Battery-powered headphone explodes mid-flight, Aussie authorities issue safety warning

By on March 15, 2017


The Australian Transport Safety Bureau (ATSB) has issued a warning for travelers using battery-powered headphones, after a woman was severely burnt when a battery exploded on a recent flight from Beijing to Melbourne. (Photo: Sean MacEntee/Flickr)
The Australian Transport Safety Bureau (ATSB) has issued a warning for travelers using battery-powered headphones, after a woman was severely burnt when a battery exploded on a recent flight from Beijing to Melbourne. (Photo: Sean MacEntee/Flickr)

CANBERRA—The Australian Transport Safety Bureau (ATSB) has issued a warning for travelers using battery-powered headphones, after a woman was severely burnt when a battery exploded on a recent flight from Beijing to Melbourne.

In a statement released on Wednesday, the ATSB said officials had spoken to the woman, who was listening to music at the time of the explosion.

“On a recent flight from Beijing to Melbourne, a passenger was listening to music using a pair of her own battery-operated headphones,” the ATSB said.

“About two hours into the flight while sleeping, the passenger heard a loud explosion.”

The woman told the ATSB that she suffered burns and boils from the incident, but praised the aircraft’s crew for the quick thinking.

“As I went to turn around I felt burning on my face,” the unnamed woman said, “I just grabbed my face which caused the headphones to go around my neck.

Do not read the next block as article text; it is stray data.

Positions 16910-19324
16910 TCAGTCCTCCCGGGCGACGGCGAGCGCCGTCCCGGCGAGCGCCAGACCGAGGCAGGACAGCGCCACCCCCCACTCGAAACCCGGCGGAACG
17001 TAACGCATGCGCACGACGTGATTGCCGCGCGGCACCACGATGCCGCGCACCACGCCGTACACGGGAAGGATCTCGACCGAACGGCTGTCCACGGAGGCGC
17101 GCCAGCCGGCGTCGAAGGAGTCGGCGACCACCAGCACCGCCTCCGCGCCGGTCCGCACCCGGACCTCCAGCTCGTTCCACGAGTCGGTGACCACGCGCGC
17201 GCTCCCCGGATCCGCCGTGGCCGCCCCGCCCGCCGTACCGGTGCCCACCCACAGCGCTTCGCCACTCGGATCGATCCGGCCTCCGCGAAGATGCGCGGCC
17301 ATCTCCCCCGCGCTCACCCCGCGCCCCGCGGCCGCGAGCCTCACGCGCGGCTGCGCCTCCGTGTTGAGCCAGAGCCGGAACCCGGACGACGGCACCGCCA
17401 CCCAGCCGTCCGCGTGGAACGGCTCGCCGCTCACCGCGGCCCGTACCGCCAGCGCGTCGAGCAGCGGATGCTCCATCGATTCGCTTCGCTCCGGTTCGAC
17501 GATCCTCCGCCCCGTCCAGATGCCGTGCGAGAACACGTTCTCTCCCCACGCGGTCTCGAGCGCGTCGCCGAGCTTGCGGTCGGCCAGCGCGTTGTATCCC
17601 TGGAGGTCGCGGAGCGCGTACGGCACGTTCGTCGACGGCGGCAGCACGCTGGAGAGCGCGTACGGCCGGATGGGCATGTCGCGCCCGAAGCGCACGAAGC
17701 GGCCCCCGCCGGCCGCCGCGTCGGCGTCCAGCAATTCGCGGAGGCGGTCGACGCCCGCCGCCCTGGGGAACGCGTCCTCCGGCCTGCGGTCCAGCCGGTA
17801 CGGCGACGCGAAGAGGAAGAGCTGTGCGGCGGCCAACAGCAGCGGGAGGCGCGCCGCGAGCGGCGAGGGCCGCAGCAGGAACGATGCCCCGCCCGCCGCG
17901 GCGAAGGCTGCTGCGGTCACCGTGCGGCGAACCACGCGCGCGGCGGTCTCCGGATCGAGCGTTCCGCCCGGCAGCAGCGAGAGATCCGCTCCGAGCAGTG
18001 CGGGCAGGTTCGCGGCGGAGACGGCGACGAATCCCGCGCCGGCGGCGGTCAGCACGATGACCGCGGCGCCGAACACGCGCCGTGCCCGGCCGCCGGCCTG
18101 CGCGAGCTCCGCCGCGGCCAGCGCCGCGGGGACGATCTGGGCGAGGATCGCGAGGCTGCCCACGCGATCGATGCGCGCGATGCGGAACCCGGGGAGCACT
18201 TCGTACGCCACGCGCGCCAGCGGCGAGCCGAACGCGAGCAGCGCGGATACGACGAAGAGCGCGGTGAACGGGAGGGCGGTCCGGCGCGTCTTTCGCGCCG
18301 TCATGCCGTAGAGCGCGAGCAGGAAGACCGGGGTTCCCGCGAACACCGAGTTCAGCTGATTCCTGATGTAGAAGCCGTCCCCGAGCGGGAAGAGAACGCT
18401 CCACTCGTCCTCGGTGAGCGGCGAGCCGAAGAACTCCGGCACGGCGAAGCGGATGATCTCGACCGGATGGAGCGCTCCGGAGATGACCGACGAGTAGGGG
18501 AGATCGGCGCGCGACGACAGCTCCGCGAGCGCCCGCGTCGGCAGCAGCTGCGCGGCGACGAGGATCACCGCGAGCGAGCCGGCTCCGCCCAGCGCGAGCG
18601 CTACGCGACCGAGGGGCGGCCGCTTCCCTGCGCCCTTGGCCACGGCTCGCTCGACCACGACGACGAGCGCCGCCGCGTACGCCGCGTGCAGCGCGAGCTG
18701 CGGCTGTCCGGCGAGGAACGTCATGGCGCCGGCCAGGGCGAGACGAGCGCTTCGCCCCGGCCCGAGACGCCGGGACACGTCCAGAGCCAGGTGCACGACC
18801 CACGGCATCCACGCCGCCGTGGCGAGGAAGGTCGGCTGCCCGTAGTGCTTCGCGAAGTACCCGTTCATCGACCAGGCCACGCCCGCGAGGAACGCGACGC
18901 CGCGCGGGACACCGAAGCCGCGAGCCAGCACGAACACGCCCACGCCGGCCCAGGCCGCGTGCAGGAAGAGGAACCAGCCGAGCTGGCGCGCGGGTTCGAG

“I continued to feel burning so I grabbed them off and threw them on the floor. They were sparking and had small amounts of fire.

“As I went to stamp my foot on them the flight attendants were already there with a bucket of water to pour on them. They put them into the bucket at the rear of the plane.”

The ATSB reminded passengers using battery-powered devices that “devices should be kept in an approved stowage, unless in use.”

“Spare batteries must be in your carry-on baggage NOT checked baggage,” said the ATSB statement.

“(Passengers) should locate their devices before moving powered seats (and) if a passenger cannot locate their device, they should refrain from moving their seat and immediately contact a cabin crew member.”

News of the headphone explosion comes after cellphone maker Samsung was forced to recall a number of its Galaxy Note phones because they were also found to explode. Many airlines have since banned the faulty phones from being brought on board.